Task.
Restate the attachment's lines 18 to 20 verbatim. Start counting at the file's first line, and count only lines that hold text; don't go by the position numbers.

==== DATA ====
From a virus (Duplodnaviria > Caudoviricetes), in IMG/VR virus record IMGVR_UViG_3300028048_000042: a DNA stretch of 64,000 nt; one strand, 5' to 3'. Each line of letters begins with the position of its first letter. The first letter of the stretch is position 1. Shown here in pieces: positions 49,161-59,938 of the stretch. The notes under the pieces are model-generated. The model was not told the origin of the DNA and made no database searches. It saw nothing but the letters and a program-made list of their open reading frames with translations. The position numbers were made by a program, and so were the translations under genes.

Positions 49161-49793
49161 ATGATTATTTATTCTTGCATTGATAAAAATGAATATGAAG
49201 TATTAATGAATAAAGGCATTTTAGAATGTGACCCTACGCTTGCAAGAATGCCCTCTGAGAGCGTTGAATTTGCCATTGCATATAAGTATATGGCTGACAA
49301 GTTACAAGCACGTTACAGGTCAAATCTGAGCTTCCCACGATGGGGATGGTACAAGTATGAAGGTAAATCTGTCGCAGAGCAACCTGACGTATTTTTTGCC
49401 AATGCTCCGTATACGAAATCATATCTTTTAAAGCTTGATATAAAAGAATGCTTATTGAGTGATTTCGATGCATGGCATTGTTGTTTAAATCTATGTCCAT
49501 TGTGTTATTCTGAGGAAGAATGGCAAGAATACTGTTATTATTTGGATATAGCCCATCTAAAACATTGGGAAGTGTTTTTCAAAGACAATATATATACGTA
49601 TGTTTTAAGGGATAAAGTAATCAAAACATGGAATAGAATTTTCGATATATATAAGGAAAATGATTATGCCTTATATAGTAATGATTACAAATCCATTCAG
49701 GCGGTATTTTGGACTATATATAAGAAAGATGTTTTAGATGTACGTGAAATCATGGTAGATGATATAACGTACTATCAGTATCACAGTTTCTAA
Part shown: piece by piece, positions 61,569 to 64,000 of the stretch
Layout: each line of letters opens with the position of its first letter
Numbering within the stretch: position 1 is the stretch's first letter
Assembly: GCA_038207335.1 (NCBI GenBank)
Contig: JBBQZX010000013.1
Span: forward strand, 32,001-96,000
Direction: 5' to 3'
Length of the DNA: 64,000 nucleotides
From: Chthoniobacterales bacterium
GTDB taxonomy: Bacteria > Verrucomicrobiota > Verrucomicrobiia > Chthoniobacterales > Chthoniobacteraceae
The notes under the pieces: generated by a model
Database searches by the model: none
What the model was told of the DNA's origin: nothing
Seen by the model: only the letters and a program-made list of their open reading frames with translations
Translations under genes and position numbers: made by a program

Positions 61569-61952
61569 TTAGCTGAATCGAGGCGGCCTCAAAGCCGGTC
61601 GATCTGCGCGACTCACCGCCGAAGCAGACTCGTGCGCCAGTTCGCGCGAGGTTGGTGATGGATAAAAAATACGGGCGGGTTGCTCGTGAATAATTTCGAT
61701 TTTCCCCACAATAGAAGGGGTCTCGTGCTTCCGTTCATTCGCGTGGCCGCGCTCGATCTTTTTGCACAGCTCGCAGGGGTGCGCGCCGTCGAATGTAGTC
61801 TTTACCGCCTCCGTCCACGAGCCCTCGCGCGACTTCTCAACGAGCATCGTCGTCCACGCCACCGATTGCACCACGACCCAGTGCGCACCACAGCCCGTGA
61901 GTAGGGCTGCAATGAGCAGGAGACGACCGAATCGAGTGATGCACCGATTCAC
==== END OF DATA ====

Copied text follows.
From: Chthoniobacterales bacterium
GTDB taxonomy: Bacteria > Verrucomicrobiota > Verrucomicrobiia > Chthoniobacterales > Chthoniobacteraceae
The notes under the pieces: generated by a model